Henri Dutilleux, a giant of contemporary classical music, has died at the age of 97.
Famously self-critical, Dutilleux wrote only a handful of major works including, most recently, Correspondances, an orchestral song cycle commissioned by Sir Simon Rattle and the Berlin Philharmonic. He wrote pieces for sopranos Renée Fleming and Dawn Upshaw, and the conductor Esa-Pekka Salonen recently said ‘Everything that Dutilleux has written in the last decades belongs to the category of masterpiece.’
Dutilleux was born in Angers in January 1916 and went on to study at the Douai Conservatoire with Victor Gallois before entering the Paris Conservatoire in 1933 to study under Jean and Noël Gallon. In 1938 he won the Prix de Rome for his work L’Anneau du Roi.
His residency in Rome was cut short, however, because of the outbreak of war. During the Second World War Dutilleux worked as a medical orderly before becomes an accompanist for singing classes at the Paris Conservatoire.
In 1945 Dutilleux joined Radio France where he was responsible for commissioning new music. It was around this time that he composed his Sonatina for Flute and Piano and the song Chanson de la deportee. But the composer later disowned these pieces and the rest of his work from this period.
In 1946 he wrote the piece which he later numbered as his Opus 1 – the Piano Sonata, written for his new wife, Geneviève Joy (who died in 2009). His First Symphony was broadcast in June 1951 in a performance conducted by Roger Désormière, and his reputation as a composer began to steadily grow.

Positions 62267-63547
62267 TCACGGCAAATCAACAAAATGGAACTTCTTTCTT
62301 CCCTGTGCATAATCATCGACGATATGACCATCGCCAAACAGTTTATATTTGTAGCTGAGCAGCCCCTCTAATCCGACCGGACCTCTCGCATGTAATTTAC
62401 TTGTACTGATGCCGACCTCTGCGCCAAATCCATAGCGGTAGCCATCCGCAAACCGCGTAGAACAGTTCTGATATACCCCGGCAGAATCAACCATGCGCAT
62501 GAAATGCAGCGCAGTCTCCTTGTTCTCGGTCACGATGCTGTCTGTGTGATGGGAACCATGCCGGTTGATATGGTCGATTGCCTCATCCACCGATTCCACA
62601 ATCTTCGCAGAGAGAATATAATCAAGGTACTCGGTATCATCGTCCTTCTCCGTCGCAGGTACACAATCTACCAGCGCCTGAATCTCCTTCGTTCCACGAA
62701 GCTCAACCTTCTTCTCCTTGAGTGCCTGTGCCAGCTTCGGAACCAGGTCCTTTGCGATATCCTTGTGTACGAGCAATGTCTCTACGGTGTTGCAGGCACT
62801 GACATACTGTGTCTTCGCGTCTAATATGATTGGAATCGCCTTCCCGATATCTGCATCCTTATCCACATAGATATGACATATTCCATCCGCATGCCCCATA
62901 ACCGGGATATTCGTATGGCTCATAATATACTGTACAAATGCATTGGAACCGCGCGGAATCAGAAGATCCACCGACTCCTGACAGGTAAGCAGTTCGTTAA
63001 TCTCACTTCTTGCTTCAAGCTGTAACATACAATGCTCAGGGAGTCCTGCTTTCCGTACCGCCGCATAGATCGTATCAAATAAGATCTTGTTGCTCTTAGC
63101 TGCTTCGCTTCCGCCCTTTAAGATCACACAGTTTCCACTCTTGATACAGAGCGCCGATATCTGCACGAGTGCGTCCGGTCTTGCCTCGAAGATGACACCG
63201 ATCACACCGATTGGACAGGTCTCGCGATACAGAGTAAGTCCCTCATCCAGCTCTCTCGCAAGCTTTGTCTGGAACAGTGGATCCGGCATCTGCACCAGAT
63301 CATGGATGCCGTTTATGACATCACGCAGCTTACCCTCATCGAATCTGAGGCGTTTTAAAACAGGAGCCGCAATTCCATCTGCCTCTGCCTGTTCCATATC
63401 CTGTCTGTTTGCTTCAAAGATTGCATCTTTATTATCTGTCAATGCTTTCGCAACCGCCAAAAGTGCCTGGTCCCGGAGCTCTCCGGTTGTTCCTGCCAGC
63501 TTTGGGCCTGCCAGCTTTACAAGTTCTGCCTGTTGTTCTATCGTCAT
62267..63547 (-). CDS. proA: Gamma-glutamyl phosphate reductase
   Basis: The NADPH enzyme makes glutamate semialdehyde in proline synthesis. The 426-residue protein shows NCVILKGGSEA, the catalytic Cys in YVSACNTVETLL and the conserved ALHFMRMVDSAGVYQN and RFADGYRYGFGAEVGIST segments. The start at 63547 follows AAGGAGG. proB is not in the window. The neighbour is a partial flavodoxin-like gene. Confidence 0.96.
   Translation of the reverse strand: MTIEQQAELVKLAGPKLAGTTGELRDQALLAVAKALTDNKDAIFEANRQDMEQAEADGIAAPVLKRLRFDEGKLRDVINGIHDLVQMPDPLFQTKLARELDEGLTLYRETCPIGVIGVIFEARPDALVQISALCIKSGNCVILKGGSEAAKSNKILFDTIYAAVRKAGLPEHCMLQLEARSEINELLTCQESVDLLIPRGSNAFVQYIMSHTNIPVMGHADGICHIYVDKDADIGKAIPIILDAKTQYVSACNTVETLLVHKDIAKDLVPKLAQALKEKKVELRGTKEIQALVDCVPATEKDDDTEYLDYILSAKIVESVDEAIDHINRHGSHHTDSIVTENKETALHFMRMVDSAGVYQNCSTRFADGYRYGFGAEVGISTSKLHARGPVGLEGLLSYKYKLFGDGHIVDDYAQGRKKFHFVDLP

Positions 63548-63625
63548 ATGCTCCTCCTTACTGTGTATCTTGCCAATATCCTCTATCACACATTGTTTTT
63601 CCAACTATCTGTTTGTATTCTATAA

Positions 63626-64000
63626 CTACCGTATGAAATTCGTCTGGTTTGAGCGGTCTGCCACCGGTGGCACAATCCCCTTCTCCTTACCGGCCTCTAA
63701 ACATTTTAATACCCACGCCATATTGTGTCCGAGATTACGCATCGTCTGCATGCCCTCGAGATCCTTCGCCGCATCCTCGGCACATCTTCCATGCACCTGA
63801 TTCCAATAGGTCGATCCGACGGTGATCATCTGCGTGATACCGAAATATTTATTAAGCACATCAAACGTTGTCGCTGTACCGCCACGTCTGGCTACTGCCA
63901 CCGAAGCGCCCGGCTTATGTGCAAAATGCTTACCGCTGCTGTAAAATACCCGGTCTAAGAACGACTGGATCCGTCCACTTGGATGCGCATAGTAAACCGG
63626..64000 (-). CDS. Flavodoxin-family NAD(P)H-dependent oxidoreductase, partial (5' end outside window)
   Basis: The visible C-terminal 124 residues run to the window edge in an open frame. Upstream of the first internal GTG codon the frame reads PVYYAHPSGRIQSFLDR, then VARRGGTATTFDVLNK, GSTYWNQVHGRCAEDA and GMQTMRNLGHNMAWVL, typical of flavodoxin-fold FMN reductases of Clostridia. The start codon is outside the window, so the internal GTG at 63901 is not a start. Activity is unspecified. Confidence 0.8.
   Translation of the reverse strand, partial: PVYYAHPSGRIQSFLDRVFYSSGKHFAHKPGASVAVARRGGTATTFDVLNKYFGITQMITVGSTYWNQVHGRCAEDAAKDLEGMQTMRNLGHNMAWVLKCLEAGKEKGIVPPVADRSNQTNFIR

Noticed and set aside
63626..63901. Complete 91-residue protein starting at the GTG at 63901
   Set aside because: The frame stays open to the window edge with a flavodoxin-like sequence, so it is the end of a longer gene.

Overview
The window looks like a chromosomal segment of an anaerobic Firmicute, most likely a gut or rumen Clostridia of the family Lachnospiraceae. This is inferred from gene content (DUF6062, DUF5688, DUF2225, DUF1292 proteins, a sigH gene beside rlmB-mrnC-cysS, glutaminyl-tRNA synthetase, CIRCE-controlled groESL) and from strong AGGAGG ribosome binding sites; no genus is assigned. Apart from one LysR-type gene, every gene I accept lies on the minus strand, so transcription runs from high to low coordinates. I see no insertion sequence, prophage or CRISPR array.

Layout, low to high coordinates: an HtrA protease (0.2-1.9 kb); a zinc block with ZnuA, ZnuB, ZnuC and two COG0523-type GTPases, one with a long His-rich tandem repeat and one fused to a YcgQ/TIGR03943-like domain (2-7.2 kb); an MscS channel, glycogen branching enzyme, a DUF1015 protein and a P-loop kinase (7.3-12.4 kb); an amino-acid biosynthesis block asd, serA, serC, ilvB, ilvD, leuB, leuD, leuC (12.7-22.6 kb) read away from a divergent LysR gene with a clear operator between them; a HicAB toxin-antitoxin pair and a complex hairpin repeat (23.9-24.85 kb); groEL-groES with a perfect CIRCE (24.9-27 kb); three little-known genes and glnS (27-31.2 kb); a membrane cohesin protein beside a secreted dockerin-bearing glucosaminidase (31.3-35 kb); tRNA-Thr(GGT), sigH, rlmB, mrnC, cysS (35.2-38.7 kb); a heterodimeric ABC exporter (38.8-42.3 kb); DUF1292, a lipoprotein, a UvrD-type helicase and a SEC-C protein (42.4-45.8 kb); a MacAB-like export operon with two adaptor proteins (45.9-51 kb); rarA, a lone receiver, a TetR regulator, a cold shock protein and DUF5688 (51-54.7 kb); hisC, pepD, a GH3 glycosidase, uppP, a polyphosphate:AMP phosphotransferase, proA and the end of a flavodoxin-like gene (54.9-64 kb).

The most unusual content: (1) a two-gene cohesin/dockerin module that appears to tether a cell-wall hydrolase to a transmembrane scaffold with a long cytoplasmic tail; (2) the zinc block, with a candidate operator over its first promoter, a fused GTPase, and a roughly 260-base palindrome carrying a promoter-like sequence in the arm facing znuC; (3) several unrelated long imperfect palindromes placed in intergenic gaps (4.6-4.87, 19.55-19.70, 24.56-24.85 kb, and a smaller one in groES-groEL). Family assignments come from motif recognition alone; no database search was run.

From 1961, Dutilleux worked as Professor of Composition at the Ecole Normale de Musique in Paris and from 1970 he taught at the Paris Conservatoire.
Meanwhile, his Second Symphony had been commissioned and premiered by the Boston Symphony Orchestra and his work Métaboles, which Dutilleux called ‘a concerto for orchestra’ was premiered by the Cleveland Orchestra.
Among his other works, The Shadows of Time from 1997 commemorated victims of concentration camps.
Speaking to BBC Music Magazine about the work in 2006, Dutilleux said: ‘It’s what is called the duty of remembrance. It’s something of an obsession. It’s hard. I was born during the 1914 war and my father fought at Verdun. I spent my childhood in a devastated city.’
A new recording of Dutilleux’s Correspondances on the Deutsche Grammophon label was recently given five stars in BBC Music Magazine. The critic wrote ‘Now just past his 97th birthday, the composer is given to regretting that he hasn’t written more, but few if any other music lovers share this regret. Here is an oeuvre, not only of precise, masterly workmanship, but infused with emotional warmth and, beyond that, with profound passions.’